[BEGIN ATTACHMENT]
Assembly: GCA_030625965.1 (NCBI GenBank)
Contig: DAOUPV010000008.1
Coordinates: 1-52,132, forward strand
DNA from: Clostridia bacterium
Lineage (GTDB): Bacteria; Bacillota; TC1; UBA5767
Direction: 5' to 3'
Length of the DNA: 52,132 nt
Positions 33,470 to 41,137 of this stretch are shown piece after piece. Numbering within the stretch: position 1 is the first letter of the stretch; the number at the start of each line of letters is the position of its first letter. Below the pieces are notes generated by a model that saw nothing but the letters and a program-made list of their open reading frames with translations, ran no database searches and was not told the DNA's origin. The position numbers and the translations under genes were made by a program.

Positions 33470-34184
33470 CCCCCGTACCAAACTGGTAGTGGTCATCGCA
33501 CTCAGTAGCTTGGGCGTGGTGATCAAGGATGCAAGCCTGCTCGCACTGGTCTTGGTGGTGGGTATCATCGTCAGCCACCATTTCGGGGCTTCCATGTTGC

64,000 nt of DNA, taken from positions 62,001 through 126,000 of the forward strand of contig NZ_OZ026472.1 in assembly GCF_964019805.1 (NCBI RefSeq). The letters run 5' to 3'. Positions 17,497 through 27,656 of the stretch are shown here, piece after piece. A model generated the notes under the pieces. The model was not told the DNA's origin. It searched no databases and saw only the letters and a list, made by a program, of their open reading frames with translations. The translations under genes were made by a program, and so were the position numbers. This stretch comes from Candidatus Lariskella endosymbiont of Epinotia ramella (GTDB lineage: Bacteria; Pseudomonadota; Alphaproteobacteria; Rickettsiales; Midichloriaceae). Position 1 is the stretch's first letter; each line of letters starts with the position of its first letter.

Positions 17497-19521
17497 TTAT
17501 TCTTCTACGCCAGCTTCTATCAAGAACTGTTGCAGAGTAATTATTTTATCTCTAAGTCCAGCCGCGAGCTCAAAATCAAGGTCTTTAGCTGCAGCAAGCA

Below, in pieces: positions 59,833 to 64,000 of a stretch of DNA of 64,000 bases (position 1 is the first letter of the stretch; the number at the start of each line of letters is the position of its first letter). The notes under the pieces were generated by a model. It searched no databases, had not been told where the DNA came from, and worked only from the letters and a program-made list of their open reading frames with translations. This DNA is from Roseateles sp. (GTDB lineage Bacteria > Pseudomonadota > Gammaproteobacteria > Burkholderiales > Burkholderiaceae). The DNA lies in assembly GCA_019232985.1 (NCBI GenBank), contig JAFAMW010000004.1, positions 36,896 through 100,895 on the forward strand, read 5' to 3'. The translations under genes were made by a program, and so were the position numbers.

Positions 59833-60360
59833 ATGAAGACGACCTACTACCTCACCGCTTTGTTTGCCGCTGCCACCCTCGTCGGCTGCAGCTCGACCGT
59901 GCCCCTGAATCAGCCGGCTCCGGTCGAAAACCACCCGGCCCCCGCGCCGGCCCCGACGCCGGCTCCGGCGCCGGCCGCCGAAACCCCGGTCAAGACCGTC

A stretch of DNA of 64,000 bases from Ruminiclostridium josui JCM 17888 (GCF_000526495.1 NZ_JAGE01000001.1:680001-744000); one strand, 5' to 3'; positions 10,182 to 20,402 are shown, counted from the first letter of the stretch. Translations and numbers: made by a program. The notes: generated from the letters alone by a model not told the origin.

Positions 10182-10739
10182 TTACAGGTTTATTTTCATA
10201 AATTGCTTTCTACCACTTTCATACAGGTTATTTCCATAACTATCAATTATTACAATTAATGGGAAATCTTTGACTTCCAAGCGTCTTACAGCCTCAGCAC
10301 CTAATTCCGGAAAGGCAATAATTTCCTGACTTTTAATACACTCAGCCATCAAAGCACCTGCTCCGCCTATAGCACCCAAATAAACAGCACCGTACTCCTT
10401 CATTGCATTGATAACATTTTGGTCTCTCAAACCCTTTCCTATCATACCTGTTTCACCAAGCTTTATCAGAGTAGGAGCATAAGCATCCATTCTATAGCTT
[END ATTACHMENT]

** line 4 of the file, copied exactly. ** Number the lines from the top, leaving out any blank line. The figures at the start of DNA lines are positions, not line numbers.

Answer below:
DNA from: Clostridia bacterium